It’s hard not to notice the recent improvements to the center turn lane at the crosswalk in front of the entrance to Broadmoor. City crews apparently completed their work on the project this week, but the concrete and asphalt bumpers (and associated signage) have left many of us wondering: Has it really come to this?
Madison Park resident Dave Hutchins, who took this lovely shot of the new barrier, provides his own list of possible explanations:
· A pedestrian safety island?
· A traffic hazard?
· A clever device for discouraging people from using the center
turn lane as a high-speed passing lane?
· All of the above?
· None of the above?
If the City has an answer, it’s not saying (or, at least the City’s Department of Transportation did not respond to our request for comment last week). Personally, I suspect that the City DOT is simply recognizing the fact that crossing Madison is so unsafe—even in such a well-marked and lighted location as at Broadmoor—that some kind of shelter must be provided to pedestrians so they can huddle there while waiting to make the second half of their journey across the thoroughfare. Most of us have had multiple bad experiences of practically being run down by both inattentive drivers and those who, upon seeing someone in a crosswalk, decide to speed up in order to get through the crosswalk before the pedestrian can. I hate to say it, but I think that about a third of the drivers through Madison Park do not stop for pedestrians who are at (or, in many cases, in) marked crosswalks. It was not that long ago that an elderly Madison Park resident was run down and killed in a crosswalk about a third of a mile down the road from the Broadmoor crossing. Those worthy souls who recently installed the orange crossing flags at various crosswalks in the neighborhood recognized that we have a real problem in the Park.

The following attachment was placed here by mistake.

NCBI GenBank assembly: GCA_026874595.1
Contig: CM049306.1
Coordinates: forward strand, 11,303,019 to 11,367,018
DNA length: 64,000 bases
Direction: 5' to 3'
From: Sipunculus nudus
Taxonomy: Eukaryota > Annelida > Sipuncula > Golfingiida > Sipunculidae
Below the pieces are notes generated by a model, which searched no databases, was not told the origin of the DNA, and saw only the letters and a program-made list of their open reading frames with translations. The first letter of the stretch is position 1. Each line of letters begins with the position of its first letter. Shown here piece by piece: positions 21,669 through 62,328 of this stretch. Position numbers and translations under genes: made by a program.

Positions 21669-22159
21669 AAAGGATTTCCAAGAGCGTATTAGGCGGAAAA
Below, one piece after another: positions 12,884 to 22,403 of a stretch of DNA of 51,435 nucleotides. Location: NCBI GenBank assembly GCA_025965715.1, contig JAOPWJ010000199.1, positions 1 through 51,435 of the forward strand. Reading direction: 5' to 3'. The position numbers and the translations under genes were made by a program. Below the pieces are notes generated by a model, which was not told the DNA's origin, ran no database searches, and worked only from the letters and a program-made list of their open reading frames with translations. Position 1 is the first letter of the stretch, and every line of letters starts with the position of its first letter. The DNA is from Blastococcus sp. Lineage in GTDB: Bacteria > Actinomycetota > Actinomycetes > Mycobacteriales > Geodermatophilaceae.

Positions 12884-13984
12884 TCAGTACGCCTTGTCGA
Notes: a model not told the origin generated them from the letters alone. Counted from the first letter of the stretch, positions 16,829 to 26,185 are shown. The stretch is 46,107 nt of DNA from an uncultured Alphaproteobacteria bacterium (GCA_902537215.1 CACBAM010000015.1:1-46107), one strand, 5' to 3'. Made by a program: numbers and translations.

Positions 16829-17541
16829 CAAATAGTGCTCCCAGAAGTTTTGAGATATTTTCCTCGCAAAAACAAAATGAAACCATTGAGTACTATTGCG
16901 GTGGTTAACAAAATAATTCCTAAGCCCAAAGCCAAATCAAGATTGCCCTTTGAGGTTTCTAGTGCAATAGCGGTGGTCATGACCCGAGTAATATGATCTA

Even so, it appears that some people are not happy with what the City has done at Broadmoor. Dave reports that the subject came up at a recent meeting of the Madison Park Community Council. “Several people spoke of their unhappiness about the platform,” he said. “Folks from Broadmoor are unhappy because it makes it difficult for them to make a left hand turn out of Broadmoor onto Madison, especially during heavy traffic times. Folks who use the alley across from the Broadmoor entrance are unhappy because it makes it difficult to make a left hand turn onto Madison.” Others, however, said they were “pleased with the platform because it restricts the use of the center lane for those trying to use it as a passing lane.”
For my part, I vote in favor of the new barrier. I only wish that the City had thought to stock the center island with a supply of nails that the sheltering pedestrians could throw into the path of oncoming cars whose drivers refuse to yield the right of way.
But perhaps that’s just asking too much.
If the City decides to provide an explanation of who requested the barrier and why it became a priority you will find the answers here.